The best way to improve your public speaking abilities is to practice. The more often you speak in public, the more confident you are likely to be the next time you have to do it.
There are, however, no guarantees that the nervousness you feel before speaking or performing in public will ever go, although you will definitely improve. You could also practice in front of a mirror, again and again. Don't try and speak impromptu, unless you have done so before and are skilled at it. Make sure you are well prepared with what you have to say, so you don't stumble too much. Churchill, who was an excellent orator, would practice his speeches for hours in front of a mirror - and would rehearse every single pause, and every single time he would stop and take a sip of water. Practicing in front of a mirror will make you more confident as to the contents of your speech, and that will be one less thing for you to worry about. However, this will not take care of the core issue of nervousness when you are facing an audience. The only thing that can help with this is practice in front of an audience.
Understand and accept that it is perfectly normal to feel nervous before making a speech in public. Almost everyone feels nervous - some less than others, but they have conquered their fears and are now out there, giving it their best shot.
Where will you be making your speech or giving your presentation. Visit the venue in advance if possible, so you can familiarize yourself with the room. Seeing the size of the room will help you be mentally prepared and aware of the number of people that will be present. After all, if you expect to speak in front of 20 people, and suddenly find yourself facing an audience of 500, it can be extremely nerve-racking. You should therefore also try to find out the estimated number of people expected to attend the talk.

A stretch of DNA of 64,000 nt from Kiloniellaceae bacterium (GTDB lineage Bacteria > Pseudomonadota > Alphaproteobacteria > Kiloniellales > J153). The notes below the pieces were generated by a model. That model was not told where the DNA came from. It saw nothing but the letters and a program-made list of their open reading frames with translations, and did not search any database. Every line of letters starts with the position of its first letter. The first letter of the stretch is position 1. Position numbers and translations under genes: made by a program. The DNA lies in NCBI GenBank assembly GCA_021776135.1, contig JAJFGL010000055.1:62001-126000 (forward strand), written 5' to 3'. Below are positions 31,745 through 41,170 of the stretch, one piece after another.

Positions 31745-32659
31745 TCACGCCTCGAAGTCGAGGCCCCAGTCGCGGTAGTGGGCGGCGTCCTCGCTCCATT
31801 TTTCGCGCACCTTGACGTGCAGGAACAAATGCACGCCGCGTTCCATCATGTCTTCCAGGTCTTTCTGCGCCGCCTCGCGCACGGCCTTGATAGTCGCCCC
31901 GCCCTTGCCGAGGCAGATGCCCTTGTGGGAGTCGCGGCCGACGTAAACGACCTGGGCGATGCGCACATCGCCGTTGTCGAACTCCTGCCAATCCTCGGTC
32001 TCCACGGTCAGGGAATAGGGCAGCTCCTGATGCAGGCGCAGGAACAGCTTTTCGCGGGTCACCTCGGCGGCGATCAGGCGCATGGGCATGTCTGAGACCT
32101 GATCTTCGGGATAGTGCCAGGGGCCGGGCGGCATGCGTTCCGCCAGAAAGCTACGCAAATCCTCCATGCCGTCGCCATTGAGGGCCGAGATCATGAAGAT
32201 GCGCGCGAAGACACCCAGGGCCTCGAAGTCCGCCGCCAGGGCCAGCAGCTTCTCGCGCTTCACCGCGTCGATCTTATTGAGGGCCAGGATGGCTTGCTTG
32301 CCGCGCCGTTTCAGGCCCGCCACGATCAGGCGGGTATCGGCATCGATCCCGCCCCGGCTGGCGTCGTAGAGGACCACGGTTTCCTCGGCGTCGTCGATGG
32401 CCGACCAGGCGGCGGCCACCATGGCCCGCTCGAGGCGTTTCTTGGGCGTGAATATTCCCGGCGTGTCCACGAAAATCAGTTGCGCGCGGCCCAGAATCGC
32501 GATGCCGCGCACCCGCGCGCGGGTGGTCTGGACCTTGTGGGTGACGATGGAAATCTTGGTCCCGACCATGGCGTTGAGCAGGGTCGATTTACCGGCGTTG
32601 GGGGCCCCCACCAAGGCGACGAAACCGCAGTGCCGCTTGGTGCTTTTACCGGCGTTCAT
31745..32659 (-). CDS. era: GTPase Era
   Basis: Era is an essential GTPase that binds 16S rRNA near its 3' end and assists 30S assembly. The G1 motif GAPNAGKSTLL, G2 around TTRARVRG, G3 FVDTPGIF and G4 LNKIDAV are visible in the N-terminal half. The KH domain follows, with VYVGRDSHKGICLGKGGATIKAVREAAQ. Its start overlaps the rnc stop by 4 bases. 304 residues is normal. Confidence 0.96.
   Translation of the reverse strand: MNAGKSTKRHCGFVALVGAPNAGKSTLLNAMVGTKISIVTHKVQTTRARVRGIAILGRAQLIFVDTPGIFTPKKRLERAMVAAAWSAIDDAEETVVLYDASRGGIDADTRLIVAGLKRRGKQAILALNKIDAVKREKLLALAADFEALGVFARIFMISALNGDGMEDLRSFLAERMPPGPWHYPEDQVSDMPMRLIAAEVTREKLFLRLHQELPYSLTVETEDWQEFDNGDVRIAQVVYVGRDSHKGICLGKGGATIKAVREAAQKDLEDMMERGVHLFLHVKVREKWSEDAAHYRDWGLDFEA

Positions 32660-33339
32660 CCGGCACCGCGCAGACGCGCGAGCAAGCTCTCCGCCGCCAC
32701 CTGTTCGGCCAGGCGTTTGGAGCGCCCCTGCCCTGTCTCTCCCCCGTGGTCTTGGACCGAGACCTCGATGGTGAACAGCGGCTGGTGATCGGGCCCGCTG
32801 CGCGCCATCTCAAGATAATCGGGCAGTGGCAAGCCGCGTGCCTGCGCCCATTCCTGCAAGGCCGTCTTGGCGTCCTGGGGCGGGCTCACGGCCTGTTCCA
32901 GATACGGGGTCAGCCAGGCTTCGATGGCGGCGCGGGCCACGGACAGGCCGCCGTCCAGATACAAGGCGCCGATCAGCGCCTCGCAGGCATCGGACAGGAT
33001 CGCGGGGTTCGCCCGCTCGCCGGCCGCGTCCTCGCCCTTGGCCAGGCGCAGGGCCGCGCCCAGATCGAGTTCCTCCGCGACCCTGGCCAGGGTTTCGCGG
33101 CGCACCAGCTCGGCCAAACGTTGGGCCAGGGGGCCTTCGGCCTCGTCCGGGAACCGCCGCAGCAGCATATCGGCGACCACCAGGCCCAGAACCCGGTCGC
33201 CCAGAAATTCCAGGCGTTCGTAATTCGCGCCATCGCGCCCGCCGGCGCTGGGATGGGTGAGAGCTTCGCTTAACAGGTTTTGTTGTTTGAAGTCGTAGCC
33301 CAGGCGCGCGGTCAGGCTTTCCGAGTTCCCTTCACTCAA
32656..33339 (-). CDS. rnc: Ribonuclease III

Realise that everyone in the audience are on your side. That's right. If you stumble, they would all, consciously or sub-consciously, hope for you to recover your wits and continue with your talk.
No matter what your talk is about, try and inject a bit of humour in it. You don't need to worry about whether or not your jokes are very funny, unless you are a stand-up comedian. Even slightly witty or funny statements provoke reactions and smiles in the audience, which is what you want.
Think about the fact that giving a speech should technically be really very easy. Stupendous performances are not expected. It would be nice if the speech is entertaining, but this also not expected. In fact, many speeches tend to be a little boring, and audiences expect this. So a little entertainment is also greatly appreciated. You can also refer to notes written to yourself, or you can write the entire speech and keep referring to sections. There are no rules, except for the fact that you need to keep yourself from losing your nerve. And in the case of public speaking more than anything else, there is nothing to fear but fear itself. Public Speaking